SDCC 2012 Nerd HQ — Damon Lindelof and Seth Grahame-Smith Panel Recap & Gallery

Conversations for a Cause at SDCC 2012 was a selection of panels hosted offsite at Nerd HQ, which raised money for the international children’s charity Operation Smile. Money was raised through the $20 panels, photo ops at the HQ, and spontaneous auctions. It has been reported that around $140,000 was raised.

If you would like to join the cause and donate to help a child gain something we take for granted every day — a smile — you can do so here.

Damon Lindelof’s Twitter feed lately has been rather self-deprecating. In between offering his availability to let fans come yell at him and re-tweeting harsh criticisms of his talent ending with suggestions that he go kill himself (no, seriously), I knew it was going to be an interesting panel considering how obvious he’s made his head space. Prometheus, widely panned by both critics and fans alike as a mess of unfocused storytelling, was fresh in everybody’s minds . . . especially Mr. Lindelof’s.

That said, right off it was obvious that this panel was not just going to be interesting, but would also be very different from all the others at Nerd HQ. Instead of opening the panel up to audience questions immediately, Lindelof and his buddy Seth Grahame-Smith (Abraham Lincoln: Vampire Hunter) who joined him up there took control of the mic and didn’t relinquish it until it was nearly time to move them out and the next panel in. My impression wasn’t that they were trying to keep the audience from turning on them with their questions, though (they insisted that any question-askers not shy away from getting combative), but that Lindelof was taking this friendly atmosphere and using it to be able to have his say in response to all the heat he’d been getting. The heat, he explained, that he was unable to let simply roll off his back.

About halfway through the panel, Zac Levi — who had been seated in a director’s chair to the side of the stage, listening raptly — got up to take the mic and explain to the crowd that this was something special; conversations like this, with no spin and honesty and a true vulnerability, are rare in this business.

The full panel is archived below our photo gallery (courtesy of Break.com), but here’s what I thought were the highlights of Lindelof and Grahame-Smith’s somber conversation:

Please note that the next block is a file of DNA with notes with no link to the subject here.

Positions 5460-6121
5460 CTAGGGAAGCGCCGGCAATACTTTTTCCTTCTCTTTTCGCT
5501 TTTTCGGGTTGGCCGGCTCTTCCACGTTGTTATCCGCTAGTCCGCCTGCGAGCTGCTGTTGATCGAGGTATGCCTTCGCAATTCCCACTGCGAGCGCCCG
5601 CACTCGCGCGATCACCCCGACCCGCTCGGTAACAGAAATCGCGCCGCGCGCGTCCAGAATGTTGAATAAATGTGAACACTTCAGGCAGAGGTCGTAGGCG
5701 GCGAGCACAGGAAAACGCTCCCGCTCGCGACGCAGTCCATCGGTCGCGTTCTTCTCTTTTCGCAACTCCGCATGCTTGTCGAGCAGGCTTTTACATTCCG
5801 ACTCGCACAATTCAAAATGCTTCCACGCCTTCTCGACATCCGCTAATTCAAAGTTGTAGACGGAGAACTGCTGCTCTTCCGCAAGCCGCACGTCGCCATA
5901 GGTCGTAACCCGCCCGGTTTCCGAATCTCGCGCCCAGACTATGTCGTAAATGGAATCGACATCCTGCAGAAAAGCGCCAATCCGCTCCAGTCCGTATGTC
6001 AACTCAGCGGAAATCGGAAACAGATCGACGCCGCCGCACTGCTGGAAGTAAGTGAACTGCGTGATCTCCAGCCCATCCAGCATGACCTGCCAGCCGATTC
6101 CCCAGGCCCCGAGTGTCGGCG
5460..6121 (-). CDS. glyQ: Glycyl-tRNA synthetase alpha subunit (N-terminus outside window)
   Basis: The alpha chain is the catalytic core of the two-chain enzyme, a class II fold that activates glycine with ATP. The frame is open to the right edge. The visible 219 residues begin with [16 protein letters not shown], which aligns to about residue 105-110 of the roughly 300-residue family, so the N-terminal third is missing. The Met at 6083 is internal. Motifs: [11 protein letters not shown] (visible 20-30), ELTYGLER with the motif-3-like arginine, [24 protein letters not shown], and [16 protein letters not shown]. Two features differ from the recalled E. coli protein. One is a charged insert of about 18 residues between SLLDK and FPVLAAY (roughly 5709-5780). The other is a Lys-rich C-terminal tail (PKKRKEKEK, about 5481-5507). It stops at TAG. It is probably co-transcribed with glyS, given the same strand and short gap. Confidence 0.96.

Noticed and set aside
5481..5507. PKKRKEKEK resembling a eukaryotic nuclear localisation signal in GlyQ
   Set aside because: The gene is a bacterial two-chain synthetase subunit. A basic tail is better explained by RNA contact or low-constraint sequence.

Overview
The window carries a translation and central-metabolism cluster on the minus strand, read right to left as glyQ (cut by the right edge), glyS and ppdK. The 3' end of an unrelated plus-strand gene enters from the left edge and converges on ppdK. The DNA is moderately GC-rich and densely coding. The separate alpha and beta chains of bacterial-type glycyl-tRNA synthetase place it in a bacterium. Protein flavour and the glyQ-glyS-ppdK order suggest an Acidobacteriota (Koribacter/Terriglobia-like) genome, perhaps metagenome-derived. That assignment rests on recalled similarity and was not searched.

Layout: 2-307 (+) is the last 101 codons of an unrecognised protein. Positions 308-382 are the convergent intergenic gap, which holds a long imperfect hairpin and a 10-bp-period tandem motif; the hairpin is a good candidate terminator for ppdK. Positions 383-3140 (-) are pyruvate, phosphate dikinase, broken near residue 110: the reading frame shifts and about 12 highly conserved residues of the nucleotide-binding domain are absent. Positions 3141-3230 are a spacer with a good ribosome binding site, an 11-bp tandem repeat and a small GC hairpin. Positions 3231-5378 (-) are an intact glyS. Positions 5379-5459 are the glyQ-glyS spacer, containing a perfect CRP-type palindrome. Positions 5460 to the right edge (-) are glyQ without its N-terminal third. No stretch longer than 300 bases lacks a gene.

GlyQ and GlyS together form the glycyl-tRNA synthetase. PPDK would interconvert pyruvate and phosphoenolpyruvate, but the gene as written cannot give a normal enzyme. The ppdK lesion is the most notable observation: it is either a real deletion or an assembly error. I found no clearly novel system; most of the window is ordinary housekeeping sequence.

•  Lindelof explains that he feels very lucky, despite everything, and there will be “no bitching from us!” . . . but because they consider themselves fanboys, they simply cannot ignore what other fans are saying about their work, and how the day can be shaped by the first tweet they see in the morning.
  • Grahame-Smith says writing a book is a complete distillation of the author’s own voice, but working on adapting it to a screenplay changes that to working with the director’s voice in mind. He had issues with Abraham Lincoln: Vampire Hunter because the movie got away from him and changed so much that he didn’t even know how to do some of the changes. This is what led to him eventually leaving the project and Simon Kinberg coming in.
  • Lindelof tackles the question of how much of Prometheus, the final movie, was there in John Spaiht’s original script that Lindelof received when he came into the project. Lindelof discusses this at length. Some interesting parts: he was given no direction, but the original script was indeed an Alien script (titled Alien: Zero) and the alien badassery started about forty-five minutes in. So Lindelof’s big contribution was telling Ridley Scott that he’d flip the percentage of origin story versus alien mythology. That’s how we got a focus on David the android. He called himself a sellout in the sense that he was working for Scott’s vision instead of his own, and he feels like that’s part of the reason why the movie suffered — there were parts he didn’t understand and there was discourse over certain parts where they didn’t agree on plot points. He likened it to his experience with Cowboys and Aliens, using a metaphor where there’s a child raised by eight different parents who had never met each other and each had different parenting styles, and how that child would be a “fucking nightmare” and be very confused. (He also mentioned that the first time he met Ridley Scott, Ridley was naked and wearing a sword . . . but then, Lindelof was admittedly drinking through this panel, so take that with a grain of salt!)
  • Seth Grahame-Smith said the title of the panel is “The Art of Being Despised”, and talks more about the intricacies of reconciling his work with the fact that they actually care about how the work is received outside of how much money it makes. He says by no means are they, through this conversation, trying to get out of the blame for their failures.
  • On to audience questions: No, Lindelof has no intention of ever revisiting the island again. He does encourage the idea of someone taking the baton and running with it, down the road when it would make sense for a reboot or for an expanded story relating to that universe.
  • Lindelof, after Seth Grahame-Smith talks about his upcoming work producing on the two feature film adaptations of “IT” that are being done, tells a great story about Stephen King and how he met with him to discuss LOST and what King liked and didn’t like. The punchline of the meandering story (which finds them going to King’s house and then going to a movie with him): he finds a lottery ticket on the floor of King’s car and asks King if it’s his. King confirmed it was. “You never know when you’re gonna get lucky!”

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